Re: Wilderness First Aid
J. Kevin Chapman (IrishPiper@MSN.COM)
Sun, 11 May 1997 17:33:36 UT
Steve and All Scouts-L
I have just come back from our council's S.O.S. where myself and 8 other CPR
and First Aid Instructors ran a Standard First Aid course for 42 Scouters from
all around our Council and a few from otherCouncils. While giving this course
I was informed that the Wilderness First Aid portion of the course is out to
the Instructor Trainers now. I am not sure of the exact time as to when the
Instructors will be given the syllabus. I
I agree with you that a Wilderness Course needs to be incorporated and it is
in two instances. One with the Red Cross and the National Safety Council will
be coming out with a Wilderness First Aid Course in the Fall of this year. We
discusse this at the First Aid Instructors Advisory Council 3 weeks ago . The
book has been published and is ready to ship. It too will be included in the
NRC CPR and First Aid manual.
There are a number of companies that have Wilderness First Aid Courses,but
unless you are guiding these are very expensive. I have taken a few myself.
The Wilderness Medical Society located in Indianopolis, Indiana is the main
proponent of opening these courses to the general public if taught by
I personally teach these and also have had to use those skills numerous
times; at Philmont on a trek, a Camporee, and many other places. I would
encourage all adults to take a CPR course and First Aid. Stay current!
In my opinion, the Standard Course are not enough, but it is a start. A start
that many folks have not taken yet. First Aid needs to be taught repetitively.
Not with just one course!! I would suggest that the ARC and the NSC are taking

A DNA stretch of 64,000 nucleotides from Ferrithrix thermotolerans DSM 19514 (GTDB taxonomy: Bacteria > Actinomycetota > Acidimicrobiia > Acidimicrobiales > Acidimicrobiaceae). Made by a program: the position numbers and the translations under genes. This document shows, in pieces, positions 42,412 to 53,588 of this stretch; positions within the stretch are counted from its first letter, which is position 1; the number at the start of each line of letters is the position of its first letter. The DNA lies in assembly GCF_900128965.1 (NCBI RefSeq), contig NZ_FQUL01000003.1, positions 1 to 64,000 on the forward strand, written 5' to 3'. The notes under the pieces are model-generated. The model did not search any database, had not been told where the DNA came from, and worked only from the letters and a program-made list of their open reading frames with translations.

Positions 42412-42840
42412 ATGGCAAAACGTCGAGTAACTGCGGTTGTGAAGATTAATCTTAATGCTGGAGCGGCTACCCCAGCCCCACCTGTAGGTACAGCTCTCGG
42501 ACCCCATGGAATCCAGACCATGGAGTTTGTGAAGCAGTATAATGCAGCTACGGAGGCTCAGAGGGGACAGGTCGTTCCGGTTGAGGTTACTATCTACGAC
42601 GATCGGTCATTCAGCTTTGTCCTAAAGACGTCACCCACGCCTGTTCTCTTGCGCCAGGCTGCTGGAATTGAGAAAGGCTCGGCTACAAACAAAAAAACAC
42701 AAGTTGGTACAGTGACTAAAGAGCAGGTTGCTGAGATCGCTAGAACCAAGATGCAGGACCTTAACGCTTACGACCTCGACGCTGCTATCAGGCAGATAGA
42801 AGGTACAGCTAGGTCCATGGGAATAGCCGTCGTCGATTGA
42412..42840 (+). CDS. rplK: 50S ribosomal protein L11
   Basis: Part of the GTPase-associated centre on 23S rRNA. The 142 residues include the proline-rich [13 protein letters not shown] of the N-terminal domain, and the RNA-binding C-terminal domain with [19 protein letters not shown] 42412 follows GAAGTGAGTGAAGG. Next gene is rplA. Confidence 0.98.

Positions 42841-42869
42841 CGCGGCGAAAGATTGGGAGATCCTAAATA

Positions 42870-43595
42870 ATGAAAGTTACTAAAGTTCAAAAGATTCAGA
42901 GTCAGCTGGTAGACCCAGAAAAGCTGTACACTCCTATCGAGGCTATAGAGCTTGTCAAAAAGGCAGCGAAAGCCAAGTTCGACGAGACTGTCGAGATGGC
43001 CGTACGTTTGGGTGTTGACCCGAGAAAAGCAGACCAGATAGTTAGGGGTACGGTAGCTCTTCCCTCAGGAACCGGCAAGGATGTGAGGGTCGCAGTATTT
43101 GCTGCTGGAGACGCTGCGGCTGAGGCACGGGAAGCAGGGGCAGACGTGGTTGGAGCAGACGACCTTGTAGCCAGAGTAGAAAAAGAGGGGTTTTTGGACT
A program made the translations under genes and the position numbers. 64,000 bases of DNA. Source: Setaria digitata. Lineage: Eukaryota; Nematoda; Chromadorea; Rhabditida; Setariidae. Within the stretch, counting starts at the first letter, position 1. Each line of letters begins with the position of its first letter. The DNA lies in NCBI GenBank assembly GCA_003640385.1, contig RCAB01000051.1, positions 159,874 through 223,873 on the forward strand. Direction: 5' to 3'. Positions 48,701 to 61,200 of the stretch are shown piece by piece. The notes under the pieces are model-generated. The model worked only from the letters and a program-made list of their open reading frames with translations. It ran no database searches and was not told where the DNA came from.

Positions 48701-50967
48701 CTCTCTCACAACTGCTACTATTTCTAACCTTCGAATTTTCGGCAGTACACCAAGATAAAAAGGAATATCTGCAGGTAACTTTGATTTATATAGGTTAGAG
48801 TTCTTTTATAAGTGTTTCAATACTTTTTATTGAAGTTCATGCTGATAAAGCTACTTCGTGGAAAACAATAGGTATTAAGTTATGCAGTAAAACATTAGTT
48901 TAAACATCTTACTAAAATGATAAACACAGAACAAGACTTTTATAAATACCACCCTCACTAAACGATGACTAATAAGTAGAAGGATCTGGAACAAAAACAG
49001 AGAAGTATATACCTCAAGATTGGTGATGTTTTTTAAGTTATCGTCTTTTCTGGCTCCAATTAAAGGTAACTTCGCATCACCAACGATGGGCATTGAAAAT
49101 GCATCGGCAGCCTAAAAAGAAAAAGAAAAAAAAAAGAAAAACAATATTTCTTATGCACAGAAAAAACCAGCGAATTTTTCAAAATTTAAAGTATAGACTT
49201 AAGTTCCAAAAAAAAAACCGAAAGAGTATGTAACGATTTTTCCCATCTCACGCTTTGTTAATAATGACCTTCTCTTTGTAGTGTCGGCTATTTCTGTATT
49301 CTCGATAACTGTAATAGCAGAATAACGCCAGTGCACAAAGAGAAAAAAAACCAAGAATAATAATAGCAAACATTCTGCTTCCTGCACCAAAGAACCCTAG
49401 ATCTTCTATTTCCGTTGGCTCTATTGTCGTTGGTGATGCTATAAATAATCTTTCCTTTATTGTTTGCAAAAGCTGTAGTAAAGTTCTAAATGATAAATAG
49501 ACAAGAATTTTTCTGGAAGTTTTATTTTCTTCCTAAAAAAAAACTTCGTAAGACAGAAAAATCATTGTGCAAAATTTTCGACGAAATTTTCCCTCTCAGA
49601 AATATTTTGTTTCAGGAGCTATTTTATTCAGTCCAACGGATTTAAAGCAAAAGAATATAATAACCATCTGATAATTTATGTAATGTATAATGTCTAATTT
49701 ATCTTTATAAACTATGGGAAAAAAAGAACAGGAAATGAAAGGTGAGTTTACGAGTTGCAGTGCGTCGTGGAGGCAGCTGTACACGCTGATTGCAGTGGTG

steps in the right direction.
By the way the defintion that is still be worked on is this Wilderness First
Aid is were there is a need when help is more than 30 minutes away!!!!!
If you have further questions please feel free to contact me privately on my
J. Kevin Chapman
Red Cross CPR and First Aid Instructor
Eagle '67 used to be a Bobwhite and a good ol'staffer too
Scoutmaster Jambo Troop 1421 Northwest Suburban Council
From: Scouts-L Youth Group List on behalf of Steven Featherkile
Sent: Sunday, May 11, 1997 9:28 AM
To: Multiple recipients of list SCOUTS-L
Subject: Wilderness First Aid
or... What do you do when the 911 guys aren't coming.
Here's the situation. You are 2 days from the trail head, over Hell for
Sure Pass (it really exists) and 10 map miles from the nearest
backcountry ranger station. For some reason, the batteries on your
communicators died, and they were your spare set to boot (I know, be
prepared, and all that, but some times those pesky things just don't
work, and this is one of those times ;^) ). Two of your experienced
scouts are bouldering, and one falls 15 feet, sustaining multiple
injuries (busted arm, squashed pumpkin, it doesn't matter). Are you
prepared to cope with this? What courses did you take to become
Here's my beef. I'm a Physician Assistant and a Nurse Practitioner,
usta be an EMT, a Navy Corpsman with plenty of experience in the field
with the USMC, so I'm reasonably comfortable that I would know what to
do, yet the situation above frightens me.
I just sat in on a Red Cross Community First Aid class with some of my
explorers. The course was good, but did not answer the question, "What
do you do when the 911 guys aren't coming." The explorers voiced this
concern also. This is the course taught at our Council HQ, and
recommended by the High Adventure Team as being minimum standard for
going into the bush.
My concern is that I don't think this is enough, but i am not certain
what is... enough. I am developing a course that will answer the what
do you do question, but don't really want to reinvent the wheel if there
is something currently available that does not cost an arm and a leg. I
took a "Winderness First Aid" class that was very, very good, and very
expensive... $250 and 2 weekends. You need at least the 2 weekends to
become proficient in this stuff, but the $250 is kinda steep.
What do you guys use? Who teaches it? How much coes it cost? How
often do you re-train? What is taught?
SM T319 AA P319
La Mesa, CA
I used to be a Bobwhite.
"To taste the full flavor of life, take big bites. Moderation is for
monks." - Lazurus Long
Terry Howerton Sakima Group, Inc. SCOUTER Magazine Kansas City